FDA Grants Clearance to Noninvasive Stereotactic Radiotherapy System for Breast Cancer
On December 22, 2017, the U.S. Food and Drug Administration (FDA) cleared a new noninvasive stereotactic radiotherapy system intended for use in treating cancer in breast tissue.
The GammaPod system is intended for use in the noninvasive stereotactic delivery of a radiation dose to a portion of the breast in conjunction with breast-conserving treatment. During the procedure, radiation is delivered to specific areas of the breast. The GammaPod has not been shown to be as effective as whole-breast radiation therapy (WBRT) and is not intended to replace WBRT.
The GammaPod system uses thousands of focused beams of radiation from 36 rotating radioactive cobalt-60 sources in combination with a 2-layer, vacuum-assisted cup that immobilizes the breast to achieve a more accurate delivery of radiation. The GammaPod design to immobilize the breast during treatment provides the benefit of minimizing the radiation dose to the surrounding healthy tissues in the breast, heart, and lungs.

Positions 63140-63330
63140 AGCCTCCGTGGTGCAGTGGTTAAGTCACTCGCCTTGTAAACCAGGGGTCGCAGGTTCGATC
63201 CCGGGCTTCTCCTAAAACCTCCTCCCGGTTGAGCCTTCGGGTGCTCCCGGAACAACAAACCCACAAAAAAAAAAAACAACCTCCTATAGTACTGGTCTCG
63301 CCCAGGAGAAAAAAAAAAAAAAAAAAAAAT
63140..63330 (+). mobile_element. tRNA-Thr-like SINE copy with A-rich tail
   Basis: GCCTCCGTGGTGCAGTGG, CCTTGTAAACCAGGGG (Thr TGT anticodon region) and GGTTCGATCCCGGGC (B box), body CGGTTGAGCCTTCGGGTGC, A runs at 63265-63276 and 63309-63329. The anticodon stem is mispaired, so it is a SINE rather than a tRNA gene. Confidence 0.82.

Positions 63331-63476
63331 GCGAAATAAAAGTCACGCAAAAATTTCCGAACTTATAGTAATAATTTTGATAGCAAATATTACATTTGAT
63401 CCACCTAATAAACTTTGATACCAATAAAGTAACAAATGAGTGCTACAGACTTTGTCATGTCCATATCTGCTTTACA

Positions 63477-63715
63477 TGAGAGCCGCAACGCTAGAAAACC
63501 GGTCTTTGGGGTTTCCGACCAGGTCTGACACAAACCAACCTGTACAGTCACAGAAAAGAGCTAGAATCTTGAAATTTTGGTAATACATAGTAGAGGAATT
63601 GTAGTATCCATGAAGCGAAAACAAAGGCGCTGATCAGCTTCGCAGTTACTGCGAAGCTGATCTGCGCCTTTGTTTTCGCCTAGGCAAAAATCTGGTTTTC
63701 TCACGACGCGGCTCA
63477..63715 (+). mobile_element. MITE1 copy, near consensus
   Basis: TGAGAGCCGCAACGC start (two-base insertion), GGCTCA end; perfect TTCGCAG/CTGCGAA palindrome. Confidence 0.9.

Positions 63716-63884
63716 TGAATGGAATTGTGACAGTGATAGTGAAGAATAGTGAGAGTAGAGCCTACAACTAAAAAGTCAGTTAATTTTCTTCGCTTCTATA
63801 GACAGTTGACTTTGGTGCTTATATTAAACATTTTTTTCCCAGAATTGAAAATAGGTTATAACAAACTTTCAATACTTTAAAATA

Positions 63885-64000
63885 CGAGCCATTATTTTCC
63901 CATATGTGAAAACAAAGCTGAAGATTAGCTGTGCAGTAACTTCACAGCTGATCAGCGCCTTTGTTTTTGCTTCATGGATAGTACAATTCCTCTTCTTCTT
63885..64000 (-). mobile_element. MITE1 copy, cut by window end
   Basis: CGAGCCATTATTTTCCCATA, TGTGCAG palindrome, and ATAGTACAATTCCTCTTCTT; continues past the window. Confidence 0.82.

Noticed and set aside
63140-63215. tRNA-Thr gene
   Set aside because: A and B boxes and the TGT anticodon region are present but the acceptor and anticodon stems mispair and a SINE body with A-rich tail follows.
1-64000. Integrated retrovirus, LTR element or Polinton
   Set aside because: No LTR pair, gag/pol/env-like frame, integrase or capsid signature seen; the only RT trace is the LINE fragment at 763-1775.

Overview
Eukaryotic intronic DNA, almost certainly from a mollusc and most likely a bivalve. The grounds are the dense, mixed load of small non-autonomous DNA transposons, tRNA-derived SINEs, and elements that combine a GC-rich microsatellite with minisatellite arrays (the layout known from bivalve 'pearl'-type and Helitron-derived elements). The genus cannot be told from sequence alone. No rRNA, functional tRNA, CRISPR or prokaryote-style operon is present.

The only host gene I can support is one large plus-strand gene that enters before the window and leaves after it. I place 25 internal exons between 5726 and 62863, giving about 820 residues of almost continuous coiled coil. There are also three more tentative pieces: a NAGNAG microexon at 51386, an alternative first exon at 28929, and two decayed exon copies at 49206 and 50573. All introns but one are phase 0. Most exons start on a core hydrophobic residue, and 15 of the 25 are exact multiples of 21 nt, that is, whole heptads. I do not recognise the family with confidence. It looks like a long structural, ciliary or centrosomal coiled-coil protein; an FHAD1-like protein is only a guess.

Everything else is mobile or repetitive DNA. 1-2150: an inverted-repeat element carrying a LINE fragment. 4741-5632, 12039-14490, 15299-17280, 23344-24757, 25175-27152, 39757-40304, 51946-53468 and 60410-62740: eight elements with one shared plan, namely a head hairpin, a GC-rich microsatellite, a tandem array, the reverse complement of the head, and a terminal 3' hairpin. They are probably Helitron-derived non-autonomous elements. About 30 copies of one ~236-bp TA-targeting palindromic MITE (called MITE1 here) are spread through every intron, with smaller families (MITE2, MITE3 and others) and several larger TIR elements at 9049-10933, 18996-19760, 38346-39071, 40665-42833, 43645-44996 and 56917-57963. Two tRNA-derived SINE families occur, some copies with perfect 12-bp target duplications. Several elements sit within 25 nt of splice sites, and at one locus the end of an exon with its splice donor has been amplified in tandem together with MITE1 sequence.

For this clearance, the FDA reviewed scientific evidence including a clinical study of 17 patients that tested the feasibility of accurately delivering the prescribed dose to the breast tumor while minimizing radiation to the healthy tissue. The clinical evidence supports delivering the prescribed dose to the breast tumor with minimal radiation-induced side effects such as erythema.